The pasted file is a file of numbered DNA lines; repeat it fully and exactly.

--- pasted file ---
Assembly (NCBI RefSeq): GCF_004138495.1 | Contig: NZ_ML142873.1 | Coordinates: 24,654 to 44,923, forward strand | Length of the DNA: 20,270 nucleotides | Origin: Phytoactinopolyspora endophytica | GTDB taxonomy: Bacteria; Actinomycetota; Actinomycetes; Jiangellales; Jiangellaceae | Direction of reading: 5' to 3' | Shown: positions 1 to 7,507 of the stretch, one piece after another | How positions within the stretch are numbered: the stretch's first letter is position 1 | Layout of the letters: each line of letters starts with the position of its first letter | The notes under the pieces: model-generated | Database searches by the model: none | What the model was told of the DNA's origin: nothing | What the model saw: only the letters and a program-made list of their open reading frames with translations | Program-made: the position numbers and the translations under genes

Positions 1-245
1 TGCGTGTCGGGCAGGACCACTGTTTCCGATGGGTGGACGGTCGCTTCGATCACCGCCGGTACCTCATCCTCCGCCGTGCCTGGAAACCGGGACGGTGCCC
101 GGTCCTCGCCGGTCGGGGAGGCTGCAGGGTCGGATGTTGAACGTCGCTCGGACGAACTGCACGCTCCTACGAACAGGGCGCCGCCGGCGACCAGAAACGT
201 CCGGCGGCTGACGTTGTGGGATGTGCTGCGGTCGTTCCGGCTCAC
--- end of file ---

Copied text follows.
Assembly (NCBI RefSeq): GCF_004138495.1 | Contig: NZ_ML142873.1 | Coordinates: 24,654 to 44,923, forward strand | Length of the DNA: 20,270 nucleotides | Origin: Phytoactinopolyspora endophytica | GTDB taxonomy: Bacteria; Actinomycetota; Actinomycetes; Jiangellales; Jiangellaceae | Direction of reading: 5' to 3' | Shown: positions 1 to 7,507 of the stretch, one piece after another | How positions within the stretch are numbered: the stretch's first letter is position 1 | Layout of the letters: each line of letters starts with the position of its first letter | The notes under the pieces: model-generated | Database searches by the model: none | What the model was told of the DNA's origin: nothing | What the model saw: only the letters and a program-made list of their open reading frames with translations | Program-made: the position numbers and the translations under genes

Positions 1-245
1 TGCGTGTCGGGCAGGACCACTGTTTCCGATGGGTGGACGGTCGCTTCGATCACCGCCGGTACCTCATCCTCCGCCGTGCCTGGAAACCGGGACGGTGCCC
101 GGTCCTCGCCGGTCGGGGAGGCTGCAGGGTCGGATGTTGAACGTCGCTCGGACGAACTGCACGCTCCTACGAACAGGGCGCCGCCGGCGACCAGAAACGT
201 CCGGCGGCTGACGTTGTGGGATGTGCTGCGGTCGTTCCGGCTCAC